However, the problem is that the players have chosen to replace Sullivan, and Saffold did not get the job done. Center Brian Allen, a former fourth-round pick out of Michigan State, did not look like an NFL center much of the time. Former Third-round pick Joseph Noteboom, drafted as the heir-apparent to Andrew Whitworth at left tackle, stepped in for Saffold at guard. The results were not good. Throw in Austin Blythe, a career journeyman who returned to journeyman form after a strong 2018 season, and a mysteriously slumping Rob Havenstein, and we aren't left with much upfront. The final nail in the coffin was left tackle Andrew Whitworth finally showing his age at left tackle. Whitworth is still the Rams best lineman, but he is not the All-Pro caliber tackle of years past.
However, it gets worse. When Noteboom got hurt, Jamil Demby was a disaster filling in for him. Demby is a practice-squad level player who should not start for an NFL team. Demby replaced by David Edwards, a rookie from Wisconsin who has been substantial. Meanwhile, Havenstein is out for the Bears game, replaced by rookie Bobby Evans at the right tackle. Evans will have the unenviable task of trying to contain Khalil Mack on Sunday night. Good luck with that matchup.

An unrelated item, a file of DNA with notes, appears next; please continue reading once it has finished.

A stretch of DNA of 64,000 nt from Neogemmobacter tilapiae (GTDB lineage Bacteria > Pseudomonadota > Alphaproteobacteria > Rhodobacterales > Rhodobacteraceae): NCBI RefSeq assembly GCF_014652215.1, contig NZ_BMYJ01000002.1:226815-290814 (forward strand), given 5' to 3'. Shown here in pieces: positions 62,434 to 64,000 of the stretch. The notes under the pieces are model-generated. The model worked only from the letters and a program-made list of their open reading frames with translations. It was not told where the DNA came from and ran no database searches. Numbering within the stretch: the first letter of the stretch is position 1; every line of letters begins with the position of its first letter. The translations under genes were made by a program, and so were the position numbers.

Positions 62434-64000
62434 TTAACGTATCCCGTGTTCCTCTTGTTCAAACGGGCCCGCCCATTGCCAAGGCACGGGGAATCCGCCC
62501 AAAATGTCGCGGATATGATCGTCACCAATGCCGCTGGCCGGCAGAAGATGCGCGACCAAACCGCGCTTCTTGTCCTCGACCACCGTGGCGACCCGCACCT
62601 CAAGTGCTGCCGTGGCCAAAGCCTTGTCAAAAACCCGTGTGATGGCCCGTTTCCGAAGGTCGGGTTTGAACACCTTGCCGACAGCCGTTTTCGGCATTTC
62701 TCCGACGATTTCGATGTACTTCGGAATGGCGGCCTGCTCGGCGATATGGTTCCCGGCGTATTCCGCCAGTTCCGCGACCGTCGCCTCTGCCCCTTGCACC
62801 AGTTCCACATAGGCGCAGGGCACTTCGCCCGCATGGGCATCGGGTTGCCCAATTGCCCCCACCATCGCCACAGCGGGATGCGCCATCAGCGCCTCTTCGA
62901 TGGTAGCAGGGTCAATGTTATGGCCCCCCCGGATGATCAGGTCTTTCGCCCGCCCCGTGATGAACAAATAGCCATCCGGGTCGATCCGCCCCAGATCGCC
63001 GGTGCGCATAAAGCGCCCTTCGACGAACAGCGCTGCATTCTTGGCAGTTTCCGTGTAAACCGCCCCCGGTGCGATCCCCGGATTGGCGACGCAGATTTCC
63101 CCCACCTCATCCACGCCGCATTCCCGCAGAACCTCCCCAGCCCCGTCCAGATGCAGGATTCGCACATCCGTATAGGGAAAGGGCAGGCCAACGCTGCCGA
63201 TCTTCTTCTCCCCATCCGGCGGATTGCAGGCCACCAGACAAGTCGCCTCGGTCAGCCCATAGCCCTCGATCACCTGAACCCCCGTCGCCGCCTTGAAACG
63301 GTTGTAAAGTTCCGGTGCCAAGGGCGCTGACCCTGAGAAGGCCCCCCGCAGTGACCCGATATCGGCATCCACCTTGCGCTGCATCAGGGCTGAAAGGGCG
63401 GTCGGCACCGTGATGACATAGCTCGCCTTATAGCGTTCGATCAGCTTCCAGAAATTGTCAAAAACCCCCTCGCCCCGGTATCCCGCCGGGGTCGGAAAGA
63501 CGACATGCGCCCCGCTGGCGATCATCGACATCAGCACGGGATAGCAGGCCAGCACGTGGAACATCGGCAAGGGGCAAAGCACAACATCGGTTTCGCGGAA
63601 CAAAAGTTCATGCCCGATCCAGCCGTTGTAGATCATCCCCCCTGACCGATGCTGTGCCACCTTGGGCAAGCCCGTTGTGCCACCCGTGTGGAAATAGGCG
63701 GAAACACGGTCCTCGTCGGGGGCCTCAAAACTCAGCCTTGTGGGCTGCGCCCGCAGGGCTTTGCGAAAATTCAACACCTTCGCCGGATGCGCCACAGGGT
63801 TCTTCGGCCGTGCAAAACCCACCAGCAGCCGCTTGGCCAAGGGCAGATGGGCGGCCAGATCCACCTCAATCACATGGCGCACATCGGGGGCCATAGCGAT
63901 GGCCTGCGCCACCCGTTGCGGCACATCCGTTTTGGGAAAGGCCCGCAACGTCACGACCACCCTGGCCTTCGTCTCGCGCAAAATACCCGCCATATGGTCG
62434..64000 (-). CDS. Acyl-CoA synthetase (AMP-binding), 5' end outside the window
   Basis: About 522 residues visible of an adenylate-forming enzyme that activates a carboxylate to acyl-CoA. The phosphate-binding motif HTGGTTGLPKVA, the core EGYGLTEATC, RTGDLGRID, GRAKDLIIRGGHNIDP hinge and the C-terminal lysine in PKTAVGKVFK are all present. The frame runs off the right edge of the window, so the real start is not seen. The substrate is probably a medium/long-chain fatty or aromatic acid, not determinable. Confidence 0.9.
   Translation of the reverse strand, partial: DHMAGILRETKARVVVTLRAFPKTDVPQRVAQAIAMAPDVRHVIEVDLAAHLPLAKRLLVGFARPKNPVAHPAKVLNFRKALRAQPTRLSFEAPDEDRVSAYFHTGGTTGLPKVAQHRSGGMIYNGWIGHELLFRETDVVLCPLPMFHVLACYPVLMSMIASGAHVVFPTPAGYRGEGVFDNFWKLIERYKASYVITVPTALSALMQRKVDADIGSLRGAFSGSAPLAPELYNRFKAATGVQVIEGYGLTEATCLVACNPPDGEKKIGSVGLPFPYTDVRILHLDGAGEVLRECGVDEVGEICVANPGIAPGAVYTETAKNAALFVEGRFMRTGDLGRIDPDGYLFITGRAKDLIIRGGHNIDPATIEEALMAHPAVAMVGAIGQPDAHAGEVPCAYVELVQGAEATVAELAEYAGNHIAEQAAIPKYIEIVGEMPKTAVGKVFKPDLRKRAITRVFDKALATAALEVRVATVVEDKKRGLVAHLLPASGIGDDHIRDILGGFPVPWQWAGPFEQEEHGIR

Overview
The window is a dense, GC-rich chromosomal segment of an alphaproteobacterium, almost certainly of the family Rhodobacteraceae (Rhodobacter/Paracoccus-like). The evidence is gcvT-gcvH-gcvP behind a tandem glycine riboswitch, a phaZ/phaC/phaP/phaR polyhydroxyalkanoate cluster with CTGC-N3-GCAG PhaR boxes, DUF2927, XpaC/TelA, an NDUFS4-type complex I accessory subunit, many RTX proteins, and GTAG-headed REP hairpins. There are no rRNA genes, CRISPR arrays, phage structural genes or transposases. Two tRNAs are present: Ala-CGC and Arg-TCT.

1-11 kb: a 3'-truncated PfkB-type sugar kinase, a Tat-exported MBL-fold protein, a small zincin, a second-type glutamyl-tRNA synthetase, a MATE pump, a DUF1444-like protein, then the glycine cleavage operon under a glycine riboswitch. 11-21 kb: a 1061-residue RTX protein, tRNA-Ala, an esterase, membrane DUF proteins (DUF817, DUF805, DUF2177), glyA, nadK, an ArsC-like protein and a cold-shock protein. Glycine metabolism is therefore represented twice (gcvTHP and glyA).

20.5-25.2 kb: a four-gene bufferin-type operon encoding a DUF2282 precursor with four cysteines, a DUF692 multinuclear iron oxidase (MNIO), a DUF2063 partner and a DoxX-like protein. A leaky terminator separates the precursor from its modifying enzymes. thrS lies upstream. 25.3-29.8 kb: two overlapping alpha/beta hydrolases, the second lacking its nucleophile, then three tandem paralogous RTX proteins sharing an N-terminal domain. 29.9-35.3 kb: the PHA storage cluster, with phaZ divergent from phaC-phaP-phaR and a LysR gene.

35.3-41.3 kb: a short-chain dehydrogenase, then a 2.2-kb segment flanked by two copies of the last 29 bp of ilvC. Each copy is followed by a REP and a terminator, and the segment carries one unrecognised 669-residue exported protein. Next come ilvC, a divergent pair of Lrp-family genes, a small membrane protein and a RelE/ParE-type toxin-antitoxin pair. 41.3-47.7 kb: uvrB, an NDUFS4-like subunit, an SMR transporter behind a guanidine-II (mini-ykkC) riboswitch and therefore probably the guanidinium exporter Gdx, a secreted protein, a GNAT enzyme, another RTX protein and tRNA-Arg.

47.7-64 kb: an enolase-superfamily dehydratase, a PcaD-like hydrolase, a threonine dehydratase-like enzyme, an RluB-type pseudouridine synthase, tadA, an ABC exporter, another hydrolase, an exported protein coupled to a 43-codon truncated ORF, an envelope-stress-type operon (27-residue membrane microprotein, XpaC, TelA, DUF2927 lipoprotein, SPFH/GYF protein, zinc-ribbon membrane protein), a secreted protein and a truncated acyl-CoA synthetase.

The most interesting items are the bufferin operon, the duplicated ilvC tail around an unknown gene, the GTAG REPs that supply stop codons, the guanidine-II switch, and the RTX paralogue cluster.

2. The running game/play calling. We hate to criticize Coach McVay, but what is going on with the play calling? Is he possessed by the ghost of Mike Martz (yes, we know Coach Martz is still alive, even if his career is not)? When the Rams were winning division titles the last couple of seasons, Todd Gurley was an elite running back, and the Los Angeles passing game used the play-action pass to open up plays downfield. The Rams were third in the league in rushing offense in 2018. They go into the Bears ranked 21 in yards per game, averaging a little over 96.